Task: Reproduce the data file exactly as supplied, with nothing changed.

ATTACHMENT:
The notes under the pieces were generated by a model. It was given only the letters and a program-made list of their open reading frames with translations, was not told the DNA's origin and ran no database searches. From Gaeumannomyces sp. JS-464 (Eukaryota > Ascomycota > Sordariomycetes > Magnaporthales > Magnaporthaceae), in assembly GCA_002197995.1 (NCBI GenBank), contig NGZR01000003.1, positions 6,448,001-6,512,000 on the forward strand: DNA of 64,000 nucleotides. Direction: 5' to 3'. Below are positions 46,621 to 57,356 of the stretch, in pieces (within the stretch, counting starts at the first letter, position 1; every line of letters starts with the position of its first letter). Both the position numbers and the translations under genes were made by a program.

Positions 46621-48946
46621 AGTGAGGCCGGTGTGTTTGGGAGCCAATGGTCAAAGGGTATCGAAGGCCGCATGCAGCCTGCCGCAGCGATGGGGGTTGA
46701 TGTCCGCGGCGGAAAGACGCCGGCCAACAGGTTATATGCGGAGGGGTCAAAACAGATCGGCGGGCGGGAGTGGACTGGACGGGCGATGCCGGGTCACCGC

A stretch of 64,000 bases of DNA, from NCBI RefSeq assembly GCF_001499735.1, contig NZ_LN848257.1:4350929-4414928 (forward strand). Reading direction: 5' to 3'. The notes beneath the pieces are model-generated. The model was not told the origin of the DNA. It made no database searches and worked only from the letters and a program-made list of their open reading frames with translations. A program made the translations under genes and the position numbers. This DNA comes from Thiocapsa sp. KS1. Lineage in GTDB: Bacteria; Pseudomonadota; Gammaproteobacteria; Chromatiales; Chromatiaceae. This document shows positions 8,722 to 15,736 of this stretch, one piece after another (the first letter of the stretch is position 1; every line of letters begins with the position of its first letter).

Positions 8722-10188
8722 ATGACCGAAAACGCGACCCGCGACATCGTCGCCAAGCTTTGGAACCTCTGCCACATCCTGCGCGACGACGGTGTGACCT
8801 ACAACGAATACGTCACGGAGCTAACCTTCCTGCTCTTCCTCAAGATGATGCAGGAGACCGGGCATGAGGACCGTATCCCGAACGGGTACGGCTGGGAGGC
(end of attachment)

The notes under the pieces were generated by a model. It was given only the letters and a program-made list of their open reading frames with translations, was not told the DNA's origin and ran no database searches. From Gaeumannomyces sp. JS-464 (Eukaryota > Ascomycota > Sordariomycetes > Magnaporthales > Magnaporthaceae), in assembly GCA_002197995.1 (NCBI GenBank), contig NGZR01000003.1, positions 6,448,001-6,512,000 on the forward strand: DNA of 64,000 nucleotides. Direction: 5' to 3'. Below are positions 46,621 to 57,356 of the stretch, in pieces (within the stretch, counting starts at the first letter, position 1; every line of letters starts with the position of its first letter). Both the position numbers and the translations under genes were made by a program.

Positions 46621-48946
46621 AGTGAGGCCGGTGTGTTTGGGAGCCAATGGTCAAAGGGTATCGAAGGCCGCATGCAGCCTGCCGCAGCGATGGGGGTTGA
46701 TGTCCGCGGCGGAAAGACGCCGGCCAACAGGTTATATGCGGAGGGGTCAAAACAGATCGGCGGGCGGGAGTGGACTGGACGGGCGATGCCGGGTCACCGC

A stretch of 64,000 bases of DNA, from NCBI RefSeq assembly GCF_001499735.1, contig NZ_LN848257.1:4350929-4414928 (forward strand). Reading direction: 5' to 3'. The notes beneath the pieces are model-generated. The model was not told the origin of the DNA. It made no database searches and worked only from the letters and a program-made list of their open reading frames with translations. A program made the translations under genes and the position numbers. This DNA comes from Thiocapsa sp. KS1. Lineage in GTDB: Bacteria; Pseudomonadota; Gammaproteobacteria; Chromatiales; Chromatiaceae. This document shows positions 8,722 to 15,736 of this stretch, one piece after another (the first letter of the stretch is position 1; every line of letters begins with the position of its first letter).

Positions 8722-10188
8722 ATGACCGAAAACGCGACCCGCGACATCGTCGCCAAGCTTTGGAACCTCTGCCACATCCTGCGCGACGACGGTGTGACCT
8801 ACAACGAATACGTCACGGAGCTAACCTTCCTGCTCTTCCTCAAGATGATGCAGGAGACCGGGCATGAGGACCGTATCCCGAACGGGTACGGCTGGGAGGC